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Format: Mass Market Paperback
In McMurty's prequel to Lonesome Dove, we see the young Gus McCrea and Woodrow Call at the beginning of their Rangering days. It is interesting because both characters are clearly the men they will become in Lonesome Dove, yet without the assurance and confidence that carried them so easily through that book's trials. The author does a good job of portraying them as believable youths rather than as copies of their later selves in younger bodies.
This is a roaming tale. There are three trips which encompass the book. The first is a brief and futile foray against the fearsome Comanche Buffalo Hump. The second, a long and futile expedition to capture Spanish Gold in New Mexico that is thwarted by the elements and a Mexican army. The third, a march in captivity through a desolate country that will prove to be a more ruthless enemy than the Indian or the sons of the conquistadors.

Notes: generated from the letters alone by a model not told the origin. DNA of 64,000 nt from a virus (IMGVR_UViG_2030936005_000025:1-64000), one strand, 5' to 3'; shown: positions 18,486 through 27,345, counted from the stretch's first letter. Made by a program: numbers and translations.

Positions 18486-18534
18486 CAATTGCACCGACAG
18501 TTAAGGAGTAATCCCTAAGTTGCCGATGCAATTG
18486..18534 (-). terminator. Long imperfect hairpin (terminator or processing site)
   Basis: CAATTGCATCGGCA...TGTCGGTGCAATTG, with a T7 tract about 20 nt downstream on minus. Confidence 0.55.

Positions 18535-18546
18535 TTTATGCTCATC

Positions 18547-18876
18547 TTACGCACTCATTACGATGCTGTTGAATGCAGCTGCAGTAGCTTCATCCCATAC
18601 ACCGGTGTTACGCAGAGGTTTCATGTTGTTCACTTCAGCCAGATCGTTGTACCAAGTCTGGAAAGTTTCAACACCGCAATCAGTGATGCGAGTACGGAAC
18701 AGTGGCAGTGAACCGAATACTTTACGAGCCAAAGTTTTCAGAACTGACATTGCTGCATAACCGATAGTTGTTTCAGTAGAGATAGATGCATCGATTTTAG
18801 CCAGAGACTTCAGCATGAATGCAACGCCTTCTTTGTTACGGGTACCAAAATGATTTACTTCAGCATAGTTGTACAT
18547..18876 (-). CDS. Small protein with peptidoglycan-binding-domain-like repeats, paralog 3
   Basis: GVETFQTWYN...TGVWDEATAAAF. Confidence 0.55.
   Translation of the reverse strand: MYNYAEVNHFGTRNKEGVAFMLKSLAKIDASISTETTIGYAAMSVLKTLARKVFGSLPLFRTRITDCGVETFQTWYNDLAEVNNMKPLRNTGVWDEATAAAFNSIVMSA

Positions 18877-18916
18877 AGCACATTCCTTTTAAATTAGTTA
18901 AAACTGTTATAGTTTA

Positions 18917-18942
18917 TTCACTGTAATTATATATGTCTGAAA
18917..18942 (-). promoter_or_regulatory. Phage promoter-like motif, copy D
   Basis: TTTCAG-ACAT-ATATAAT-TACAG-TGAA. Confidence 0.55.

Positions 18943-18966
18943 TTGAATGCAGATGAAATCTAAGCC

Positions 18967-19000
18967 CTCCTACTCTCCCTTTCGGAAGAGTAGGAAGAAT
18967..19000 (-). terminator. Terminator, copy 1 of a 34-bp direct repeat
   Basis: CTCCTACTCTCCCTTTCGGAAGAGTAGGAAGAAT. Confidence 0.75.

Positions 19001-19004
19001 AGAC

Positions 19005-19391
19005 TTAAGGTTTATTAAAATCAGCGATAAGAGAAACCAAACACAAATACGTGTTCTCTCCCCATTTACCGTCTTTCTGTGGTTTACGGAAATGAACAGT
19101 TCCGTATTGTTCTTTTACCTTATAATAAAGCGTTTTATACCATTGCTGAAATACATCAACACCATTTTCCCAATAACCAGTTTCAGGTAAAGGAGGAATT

I will warn the reader, the ending is a little bizarre and seems out of place with the rest of the book (and the preceding two) -- it really lost the Western feel for me.
This journey is much less purposeful and more fantastic than that portrayed in LD or Streets of Laredo. This tale feels at times a bit forced, with something exciting fitted neatly into every chapter. On the whole however, it is a good yarn that captures a flavorful frontier West before the Civil War. McMurty remains a gifted storey teller who is able to drive the reader through his pages with gifted dialogue and excellent descriptions.
I'm already digging into McMurty's last book of the Lonesome Dove series, Comanche Moon.